THE BLOG
09/30/2015 01:12 pm ET Updated Dec 06, 2017

Thou Hast Thy Music Too: Three Books for Autumn

Once again, October has sidled up like a stalker. It's been on our heels for months. We know this because the school bell is ringing. Traffic is worse. We're bored with our books. However, you have clicked on a link which has ferried you, rather magically, to this essay, which has chosen to ignore traffic and the school bell in order to address your book ennui.

April may have staked its claim, but for many of us, autumn is the real poetry season. The glib optimism of summer has run its course. The fall movie and television lineups are as appealing as iceberg lettuce without the ranch. Fall was made for reading. Fall is about reimmersion. We return to language and our lives the way we return from a long vacation. It is no coincidence that Keats' "To Autumn" is not only one of the great poems but one of the great poems about poetry. To assist with this shift to the autumnal mindset, I have selected three provocative books of poetry all of which have connection to the Bay Area and all of which contain themes of movement and transformation. Each is wonderfully mysterious and amazingly readable.

Ada Limón, Bright Dead Things. Milkweed Editions, 2015.
Almost every poem in Ada Limón's generous new collection is in dialogue with a literal person. By this I do not mean that the poems replicate a conversation, but rather that the speaker of the poems seems--the vast majority of the time--to be talking to someone. Like literally talking. This is rare in contemporary poetry, where the speaker of a poem is usually addressing himself or the universe or the reader or his inner demon. Limón's poems do some of these things as well, but because they reach out to another, they also pull us in. Here are a few examples of what I mean:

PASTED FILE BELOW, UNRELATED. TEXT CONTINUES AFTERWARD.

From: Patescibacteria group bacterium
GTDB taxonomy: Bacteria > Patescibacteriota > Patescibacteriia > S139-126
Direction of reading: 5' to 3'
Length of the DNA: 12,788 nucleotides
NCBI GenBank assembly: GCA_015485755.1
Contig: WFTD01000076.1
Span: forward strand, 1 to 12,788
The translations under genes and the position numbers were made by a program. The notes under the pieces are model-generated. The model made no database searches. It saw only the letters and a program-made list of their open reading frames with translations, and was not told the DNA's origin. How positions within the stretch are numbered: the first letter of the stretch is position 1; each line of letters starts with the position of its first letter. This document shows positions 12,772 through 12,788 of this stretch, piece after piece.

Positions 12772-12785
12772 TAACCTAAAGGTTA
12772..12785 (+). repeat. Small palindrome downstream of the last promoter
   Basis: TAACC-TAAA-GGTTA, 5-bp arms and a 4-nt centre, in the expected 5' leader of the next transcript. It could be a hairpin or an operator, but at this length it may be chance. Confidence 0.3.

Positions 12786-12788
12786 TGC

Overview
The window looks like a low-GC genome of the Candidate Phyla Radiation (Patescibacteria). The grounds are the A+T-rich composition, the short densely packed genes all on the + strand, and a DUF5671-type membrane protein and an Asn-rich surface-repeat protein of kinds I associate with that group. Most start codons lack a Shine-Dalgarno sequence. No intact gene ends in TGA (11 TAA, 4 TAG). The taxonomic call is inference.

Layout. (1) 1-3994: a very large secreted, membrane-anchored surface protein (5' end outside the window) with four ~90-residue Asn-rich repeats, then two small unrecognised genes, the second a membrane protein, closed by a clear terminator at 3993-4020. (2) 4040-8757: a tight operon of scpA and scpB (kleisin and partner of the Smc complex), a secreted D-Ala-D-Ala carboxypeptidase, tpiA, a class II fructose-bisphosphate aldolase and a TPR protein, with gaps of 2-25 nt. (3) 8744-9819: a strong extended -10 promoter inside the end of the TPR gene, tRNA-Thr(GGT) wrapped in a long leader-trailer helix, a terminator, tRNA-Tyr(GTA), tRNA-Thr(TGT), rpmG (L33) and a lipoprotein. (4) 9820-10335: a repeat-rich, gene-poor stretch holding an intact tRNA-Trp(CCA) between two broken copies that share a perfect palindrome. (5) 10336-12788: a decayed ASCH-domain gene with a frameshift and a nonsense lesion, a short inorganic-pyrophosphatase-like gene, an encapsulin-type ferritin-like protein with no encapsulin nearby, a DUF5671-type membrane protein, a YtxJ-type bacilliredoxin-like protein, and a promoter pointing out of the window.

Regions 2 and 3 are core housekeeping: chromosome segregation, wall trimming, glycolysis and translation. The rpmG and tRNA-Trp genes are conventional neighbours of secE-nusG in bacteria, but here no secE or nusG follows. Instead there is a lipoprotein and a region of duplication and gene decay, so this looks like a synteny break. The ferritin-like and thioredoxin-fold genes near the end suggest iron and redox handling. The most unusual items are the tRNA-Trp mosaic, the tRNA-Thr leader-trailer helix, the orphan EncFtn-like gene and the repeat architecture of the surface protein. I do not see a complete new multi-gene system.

All these great barns out here in the outskirts,
black creosote boards knee-deep in the bluegrass.
They look so artfully abandoned, even in use.
You say they look like arks after the sea's
dried up, I say they look like pirate ships,

          "What It Looks Like to Us and the Words We Use"

Six horses died in a tractor-trailer fire.
There. That's the hard part. I wanted
to tell you straight away so we could
grieve together

          "Downhearted"

Last night we killed a possum,
out of mercy, in the middle of the road.

It was dying, its face was bloody,
the back legs were shattered. The mistake

I made was getting out of the car
(you told me not to), but I wanted to be

sure, needed to know for sure, that it could
not be saved.

          "In the Country of Resurrection"

Tonight over casual conversation,
words brought you up or out
from where I keep you,
and you were my stepmom again
and I was telling some of his family,
my family now, how it was
to have you a as a mother figure